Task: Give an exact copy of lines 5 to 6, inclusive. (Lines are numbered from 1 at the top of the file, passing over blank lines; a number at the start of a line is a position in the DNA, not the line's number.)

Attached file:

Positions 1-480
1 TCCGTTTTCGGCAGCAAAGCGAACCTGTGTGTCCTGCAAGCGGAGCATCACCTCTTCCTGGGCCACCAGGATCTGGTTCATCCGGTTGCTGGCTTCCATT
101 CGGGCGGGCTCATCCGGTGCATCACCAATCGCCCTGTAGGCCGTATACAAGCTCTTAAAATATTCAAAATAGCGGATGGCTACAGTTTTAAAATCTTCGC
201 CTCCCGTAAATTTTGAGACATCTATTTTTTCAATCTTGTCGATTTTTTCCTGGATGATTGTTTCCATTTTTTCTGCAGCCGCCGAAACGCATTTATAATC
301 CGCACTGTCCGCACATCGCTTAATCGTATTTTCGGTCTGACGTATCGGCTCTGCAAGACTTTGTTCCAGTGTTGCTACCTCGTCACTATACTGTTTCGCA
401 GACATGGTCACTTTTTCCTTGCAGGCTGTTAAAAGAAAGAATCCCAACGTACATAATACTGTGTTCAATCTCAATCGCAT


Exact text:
301 CGCACTGTCCGCACATCGCTTAATCGTATTTTCGGTCTGACGTATCGGCTCTGCAAGACTTTGTTCCAGTGTTGCTACCTCGTCACTATACTGTTTCGCA
401 GACATGGTCACTTTTTCCTTGCAGGCTGTTAAAAGAAAGAATCCCAACGTACATAATACTGTGTTCAATCTCAATCGCAT